BASEBALL BY THE NUMBERS: Framing an issue for Cubs catcher Contreras

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Willson Contreras | Jon Durr/Getty Images

Pitch framing has been part of baseball for generations and will remain one until the day robo umps take over calling balls and strikes. And framing is not a particular strength of either the Cubs or White Sox.

There’s no way of knowing for sure if it was a factor when umpire Jordan Baker blew the ball-strike call that led to the ejection of pitcher John Lackey and catcher Willson Contreras in Friday’s 8-2 Cubs victory over the Cardinals.

What can be said is that the call fits a pattern in which Chicago catchers have a higher than average percentage of pitches in the strike zone called balls and a lower than average percentage of pitches outside the strike zone called strikes.

Quantifying the effect of framing has been eased by electronic pitch tracking systems. You can find data going back to 2007 here.

Of the 6,891 pitches Contreras has received, 124 fewer than average have been called strikes. That translates to -16.4 runs above average, according to the StatCorner data. Alex Avila also has been a below average framer in his Cub days, at -17 calls and -2.2 runs in 1,698 pitches.

That’s a contrast to 2016, when the Cubs were one of the better framing teams in baseball. Miguel Montero was third in MLB with 16.1 RAA and David Ross 10th at 8.7.

This year’s White Sox also have had framing woes, with Omar Narvaez’s -21.1 RAA better only than the Royals’ Salvador Perez (-24.7) and the Tigers’ James McCann(-28.4). Kevan Smith also is on the negative side at -8.1.

The numbers are broken down into pitches in the zone called balls — the zBall% — and pitches outside the zone called strikes —the oStrike%.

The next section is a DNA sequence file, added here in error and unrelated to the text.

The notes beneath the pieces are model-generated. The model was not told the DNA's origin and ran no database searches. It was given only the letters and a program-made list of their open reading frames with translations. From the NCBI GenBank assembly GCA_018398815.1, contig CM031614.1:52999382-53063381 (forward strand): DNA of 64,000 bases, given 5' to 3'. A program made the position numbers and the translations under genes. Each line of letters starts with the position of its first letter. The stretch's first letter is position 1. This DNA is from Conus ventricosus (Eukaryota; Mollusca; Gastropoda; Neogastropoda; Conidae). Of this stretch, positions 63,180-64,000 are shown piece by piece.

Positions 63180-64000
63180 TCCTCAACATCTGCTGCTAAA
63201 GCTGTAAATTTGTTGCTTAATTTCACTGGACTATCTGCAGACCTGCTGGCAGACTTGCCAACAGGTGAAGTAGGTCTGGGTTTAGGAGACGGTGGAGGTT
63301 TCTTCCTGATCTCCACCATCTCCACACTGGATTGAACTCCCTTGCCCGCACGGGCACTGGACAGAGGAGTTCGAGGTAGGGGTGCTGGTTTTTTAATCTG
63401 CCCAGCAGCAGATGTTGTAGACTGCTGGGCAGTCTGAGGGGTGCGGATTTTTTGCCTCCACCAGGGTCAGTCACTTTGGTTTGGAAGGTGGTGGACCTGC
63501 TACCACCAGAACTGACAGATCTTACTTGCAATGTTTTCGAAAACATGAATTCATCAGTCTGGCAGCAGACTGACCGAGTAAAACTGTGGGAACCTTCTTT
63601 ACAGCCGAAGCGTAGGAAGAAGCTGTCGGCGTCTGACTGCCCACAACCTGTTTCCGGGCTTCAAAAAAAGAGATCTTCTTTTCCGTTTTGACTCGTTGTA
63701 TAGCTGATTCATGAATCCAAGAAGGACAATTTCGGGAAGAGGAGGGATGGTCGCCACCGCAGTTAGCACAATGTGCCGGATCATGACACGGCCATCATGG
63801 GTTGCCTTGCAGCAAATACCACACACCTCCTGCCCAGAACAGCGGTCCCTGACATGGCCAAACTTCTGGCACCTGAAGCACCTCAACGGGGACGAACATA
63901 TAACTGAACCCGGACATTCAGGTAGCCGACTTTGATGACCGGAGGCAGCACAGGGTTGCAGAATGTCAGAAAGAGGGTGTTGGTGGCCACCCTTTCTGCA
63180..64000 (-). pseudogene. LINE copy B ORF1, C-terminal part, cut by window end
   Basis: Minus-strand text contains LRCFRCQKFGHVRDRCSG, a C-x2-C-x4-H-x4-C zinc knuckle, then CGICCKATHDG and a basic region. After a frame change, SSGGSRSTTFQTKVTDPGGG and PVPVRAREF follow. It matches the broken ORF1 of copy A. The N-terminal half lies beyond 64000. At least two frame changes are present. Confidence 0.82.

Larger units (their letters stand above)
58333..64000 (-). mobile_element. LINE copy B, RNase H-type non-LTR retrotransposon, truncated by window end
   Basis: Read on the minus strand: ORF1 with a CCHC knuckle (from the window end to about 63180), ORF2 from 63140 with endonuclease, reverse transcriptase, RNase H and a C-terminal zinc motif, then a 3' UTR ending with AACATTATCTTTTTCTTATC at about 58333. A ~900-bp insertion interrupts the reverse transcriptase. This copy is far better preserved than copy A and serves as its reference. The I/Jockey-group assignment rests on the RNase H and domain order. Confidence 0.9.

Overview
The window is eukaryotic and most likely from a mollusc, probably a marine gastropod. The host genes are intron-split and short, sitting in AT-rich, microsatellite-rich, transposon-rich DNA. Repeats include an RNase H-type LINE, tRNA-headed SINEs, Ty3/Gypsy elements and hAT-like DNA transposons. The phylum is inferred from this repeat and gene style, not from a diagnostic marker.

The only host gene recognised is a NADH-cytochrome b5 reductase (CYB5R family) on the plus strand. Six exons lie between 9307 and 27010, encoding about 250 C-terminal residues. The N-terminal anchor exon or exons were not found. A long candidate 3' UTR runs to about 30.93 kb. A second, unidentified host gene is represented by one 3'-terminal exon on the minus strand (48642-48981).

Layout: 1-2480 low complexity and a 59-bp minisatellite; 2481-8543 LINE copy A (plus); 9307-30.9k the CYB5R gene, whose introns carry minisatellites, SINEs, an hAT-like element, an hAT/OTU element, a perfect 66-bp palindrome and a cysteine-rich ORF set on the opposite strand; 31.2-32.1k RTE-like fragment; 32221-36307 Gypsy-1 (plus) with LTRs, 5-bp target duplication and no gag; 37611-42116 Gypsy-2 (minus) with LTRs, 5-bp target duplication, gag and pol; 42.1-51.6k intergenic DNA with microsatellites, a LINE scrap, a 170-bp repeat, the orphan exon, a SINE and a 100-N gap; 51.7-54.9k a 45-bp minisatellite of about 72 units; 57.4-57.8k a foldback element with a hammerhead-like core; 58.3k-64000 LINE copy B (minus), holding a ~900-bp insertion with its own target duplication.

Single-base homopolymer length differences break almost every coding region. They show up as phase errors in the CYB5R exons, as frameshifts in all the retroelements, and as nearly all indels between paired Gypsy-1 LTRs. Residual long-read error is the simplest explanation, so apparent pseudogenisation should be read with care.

In Contreras’ case, 16.6 percent of the pitches he’s received in the strike zone are called balls. Of the 39 major-league catchers with at least 4,000 pitches received, Contreras is tied for the 10th highest zBall%. Baseball’s best at 11.4 percent is the Orioles’ Caleb Joseph.

The other side of the coin is the OStrike%, and Contreras has just 6.5 percent of pitches outside the zone called strikes. That’s tied for eighth lowest in MLB, with ex-White Sox Tyler Flowers leading baseball at 12.3 percent for the Braves.

Overall, Cubs pitchers lose an average of 1.38 percent strikes per game when Contreras is behind the plate, compared to MLB average. Flowers is the leader at plus-2.53 strikes per game, and he also leads MLB with 26.5 RAA.

Contreras is an extremely valuable player. His 3.8 WAR atbaseball-reference.comis tied for the MLB lead among catchers with the Giants’ Buster Posey and the Yankees’ Gary Sanchez, and his .872 OPS trails only Sanchez’s .887 among catchers with at least 300 plate appearances.

He’s strong overall behind the plate with a 1.2 defensive WAR that ranks sixth in MLB.

But the framing component of Contreras’ defense is a work in progress, and an important one until the robo umps get here.

Follow me on Twitter @GrochowskiJ.


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